As construction draws closer to completion in Minneapolis on a replacement for the I-35W bridge that collapsed in August 2007, work also is continuing on federal reports that could have an effect on bridge programs and policies.
New I-35W bridge nears completion.
Leading the list is the National Transportation Safety Board’s final report on the Minneapolis collapse. NTSB is aiming to release the report by the end of the year, probably “sometime in November,” says spokesman Ted Lopatkiewicz. It will include a finding on the collapse’s probable cause and recommendations to prevent such events in the future, he adds.
The cause of the collapse “is the greatest unsolved mystery that we have right now,” says Doug Hecox, a Federal Highway Administration spokesman. For months, there has been “a lot of armchair engineering going on,” he says. When NTSB issues its report, “we know it is going to be the final word” on the collapse, Hecox says.
|Final report on I-35W bridge collapse. Expected late 2008. Will include probable cause, safety recommendations.|
|U.S. DOT Inspector General: Three Reports|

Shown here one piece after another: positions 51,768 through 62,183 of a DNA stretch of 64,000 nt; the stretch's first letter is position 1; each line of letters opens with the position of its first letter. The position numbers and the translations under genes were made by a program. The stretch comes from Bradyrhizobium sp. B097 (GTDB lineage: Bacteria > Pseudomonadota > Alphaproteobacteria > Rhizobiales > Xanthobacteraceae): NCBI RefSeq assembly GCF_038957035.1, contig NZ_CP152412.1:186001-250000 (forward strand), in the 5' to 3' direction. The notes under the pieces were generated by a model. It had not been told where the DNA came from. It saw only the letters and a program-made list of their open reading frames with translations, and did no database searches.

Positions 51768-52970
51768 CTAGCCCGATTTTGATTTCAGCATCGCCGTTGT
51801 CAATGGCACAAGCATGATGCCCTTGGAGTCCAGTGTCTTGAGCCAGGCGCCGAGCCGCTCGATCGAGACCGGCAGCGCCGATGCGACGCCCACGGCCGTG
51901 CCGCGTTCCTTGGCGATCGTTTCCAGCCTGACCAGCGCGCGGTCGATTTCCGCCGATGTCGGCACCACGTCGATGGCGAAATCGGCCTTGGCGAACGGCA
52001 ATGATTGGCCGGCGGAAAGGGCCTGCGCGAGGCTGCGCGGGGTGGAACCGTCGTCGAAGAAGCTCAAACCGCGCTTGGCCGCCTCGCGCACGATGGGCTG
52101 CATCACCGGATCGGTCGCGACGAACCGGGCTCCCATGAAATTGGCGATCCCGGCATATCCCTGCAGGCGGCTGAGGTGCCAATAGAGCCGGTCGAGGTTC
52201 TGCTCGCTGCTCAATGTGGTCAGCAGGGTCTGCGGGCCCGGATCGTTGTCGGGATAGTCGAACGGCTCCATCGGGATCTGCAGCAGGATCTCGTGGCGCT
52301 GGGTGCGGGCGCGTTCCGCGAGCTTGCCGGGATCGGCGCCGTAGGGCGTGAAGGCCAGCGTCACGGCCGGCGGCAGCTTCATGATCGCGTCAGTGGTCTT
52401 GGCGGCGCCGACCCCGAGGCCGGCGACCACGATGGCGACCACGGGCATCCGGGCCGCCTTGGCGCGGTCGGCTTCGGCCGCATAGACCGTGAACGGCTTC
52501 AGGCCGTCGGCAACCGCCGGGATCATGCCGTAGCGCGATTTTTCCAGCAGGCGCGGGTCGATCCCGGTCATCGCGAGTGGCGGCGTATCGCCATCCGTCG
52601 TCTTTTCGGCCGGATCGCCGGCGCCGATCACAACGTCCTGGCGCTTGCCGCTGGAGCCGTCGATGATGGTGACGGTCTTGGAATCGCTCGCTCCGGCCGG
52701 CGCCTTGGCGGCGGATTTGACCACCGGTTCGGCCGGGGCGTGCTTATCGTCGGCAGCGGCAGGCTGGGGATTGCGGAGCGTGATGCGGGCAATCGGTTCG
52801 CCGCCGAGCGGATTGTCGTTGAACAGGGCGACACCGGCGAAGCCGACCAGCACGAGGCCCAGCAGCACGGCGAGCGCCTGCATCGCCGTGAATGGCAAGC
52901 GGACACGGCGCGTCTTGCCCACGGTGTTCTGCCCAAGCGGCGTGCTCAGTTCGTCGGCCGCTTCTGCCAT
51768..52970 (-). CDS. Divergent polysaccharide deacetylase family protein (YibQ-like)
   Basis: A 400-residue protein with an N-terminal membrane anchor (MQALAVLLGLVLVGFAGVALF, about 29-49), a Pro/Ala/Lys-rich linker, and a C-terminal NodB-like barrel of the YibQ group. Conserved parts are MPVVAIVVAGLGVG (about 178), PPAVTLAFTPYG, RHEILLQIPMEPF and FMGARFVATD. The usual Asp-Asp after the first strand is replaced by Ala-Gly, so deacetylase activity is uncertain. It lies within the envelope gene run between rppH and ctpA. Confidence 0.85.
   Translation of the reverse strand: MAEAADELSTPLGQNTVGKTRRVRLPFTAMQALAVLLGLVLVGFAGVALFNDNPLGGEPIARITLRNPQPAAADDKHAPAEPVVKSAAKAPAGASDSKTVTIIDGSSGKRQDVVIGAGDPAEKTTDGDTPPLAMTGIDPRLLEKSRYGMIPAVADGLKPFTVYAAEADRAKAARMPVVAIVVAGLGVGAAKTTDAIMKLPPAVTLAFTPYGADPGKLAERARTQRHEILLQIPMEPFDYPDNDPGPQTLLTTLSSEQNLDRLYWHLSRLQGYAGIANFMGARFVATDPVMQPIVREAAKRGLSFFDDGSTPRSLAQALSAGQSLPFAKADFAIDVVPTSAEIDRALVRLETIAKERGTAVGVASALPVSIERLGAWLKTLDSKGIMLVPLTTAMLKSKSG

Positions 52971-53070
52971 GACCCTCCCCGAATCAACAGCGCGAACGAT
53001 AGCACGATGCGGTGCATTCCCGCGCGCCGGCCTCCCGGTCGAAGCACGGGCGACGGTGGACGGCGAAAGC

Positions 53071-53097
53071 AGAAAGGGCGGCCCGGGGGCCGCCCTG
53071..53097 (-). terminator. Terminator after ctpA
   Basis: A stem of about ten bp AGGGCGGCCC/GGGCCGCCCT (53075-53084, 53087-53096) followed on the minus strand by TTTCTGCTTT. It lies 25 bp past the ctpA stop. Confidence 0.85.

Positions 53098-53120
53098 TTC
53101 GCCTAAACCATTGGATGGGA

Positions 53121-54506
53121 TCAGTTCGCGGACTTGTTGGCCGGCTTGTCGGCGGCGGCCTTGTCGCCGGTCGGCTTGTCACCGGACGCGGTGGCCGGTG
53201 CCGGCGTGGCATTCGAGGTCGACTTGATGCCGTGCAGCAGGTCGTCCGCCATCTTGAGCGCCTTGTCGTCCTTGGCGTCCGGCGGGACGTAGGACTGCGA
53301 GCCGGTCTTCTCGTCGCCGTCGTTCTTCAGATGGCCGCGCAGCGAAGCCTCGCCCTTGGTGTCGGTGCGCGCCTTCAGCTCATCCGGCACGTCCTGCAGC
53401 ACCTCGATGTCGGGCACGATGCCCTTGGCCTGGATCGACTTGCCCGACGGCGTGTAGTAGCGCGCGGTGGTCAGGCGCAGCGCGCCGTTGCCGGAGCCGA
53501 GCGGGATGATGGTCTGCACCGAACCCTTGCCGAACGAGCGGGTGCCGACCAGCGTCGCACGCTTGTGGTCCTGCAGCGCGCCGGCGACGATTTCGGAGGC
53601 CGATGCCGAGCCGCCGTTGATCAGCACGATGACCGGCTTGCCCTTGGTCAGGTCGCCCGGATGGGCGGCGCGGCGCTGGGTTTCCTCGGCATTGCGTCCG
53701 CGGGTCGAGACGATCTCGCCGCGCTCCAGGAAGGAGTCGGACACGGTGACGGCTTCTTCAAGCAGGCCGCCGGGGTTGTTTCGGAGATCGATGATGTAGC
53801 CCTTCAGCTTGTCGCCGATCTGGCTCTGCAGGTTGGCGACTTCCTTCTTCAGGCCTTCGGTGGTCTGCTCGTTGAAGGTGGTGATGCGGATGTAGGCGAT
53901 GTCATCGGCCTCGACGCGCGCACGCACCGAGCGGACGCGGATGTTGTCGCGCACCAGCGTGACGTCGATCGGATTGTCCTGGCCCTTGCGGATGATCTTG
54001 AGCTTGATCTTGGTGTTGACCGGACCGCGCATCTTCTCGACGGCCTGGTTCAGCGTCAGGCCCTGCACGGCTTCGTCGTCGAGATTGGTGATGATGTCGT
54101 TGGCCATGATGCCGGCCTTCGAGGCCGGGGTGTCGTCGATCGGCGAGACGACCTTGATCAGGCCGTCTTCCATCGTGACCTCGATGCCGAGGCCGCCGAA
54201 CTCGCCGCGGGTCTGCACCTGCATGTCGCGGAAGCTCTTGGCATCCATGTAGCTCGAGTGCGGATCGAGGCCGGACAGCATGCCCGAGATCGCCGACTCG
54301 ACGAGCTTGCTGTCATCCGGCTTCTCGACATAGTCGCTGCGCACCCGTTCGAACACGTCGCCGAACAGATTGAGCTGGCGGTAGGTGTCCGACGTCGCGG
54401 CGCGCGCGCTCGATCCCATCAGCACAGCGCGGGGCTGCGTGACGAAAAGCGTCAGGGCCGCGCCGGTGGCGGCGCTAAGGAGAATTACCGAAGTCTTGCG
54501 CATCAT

|On FHWA actions regarding IG recommendations on structurally deficient bridges. Expected later this summer.|
|Study of federal bridge program and states’ use of funding. No release date yet.|
|Review of FHWA oversight to ensure National Highway System bridge safety. No release date set yet.|
|Study of goals, performance measures for highway and bridge program.|
|SOURCES: NTSB, DOT IG’S OFFICE, GAO|
In January, Mark Rosenker, NTSB’s chairman, said some gusset plates on the bridge were about half as thick as required. The American Association of State Highway and Transportation Officials has “understood the concern about the gusset plates,” says Ken Kobetsky, AASHTO program director for engineering. In May, the group’s standing committee on highways approved an allocation of $1 million for research on gusset plates.
The U.S. Dept. of Transportation Inspector General’s office has three bridge-related reports in the works. Closest to completion is a study of FHWA’s progress in carrying out earlier recommendations by the IG on structurally deficient bridges. The report is to be released later this summer, says Madeline Chulumovich, IG office spokesperson.
The IG also is studying the federal bridge program and states’ use of federal bridge aid, and examining FHWA oversight to ensure bridge safety. No release date has been set for those two reports.
In addition, the Government Accountability Office is doing a study of goals and performance measures that may be needed for the federal highway and bridge program.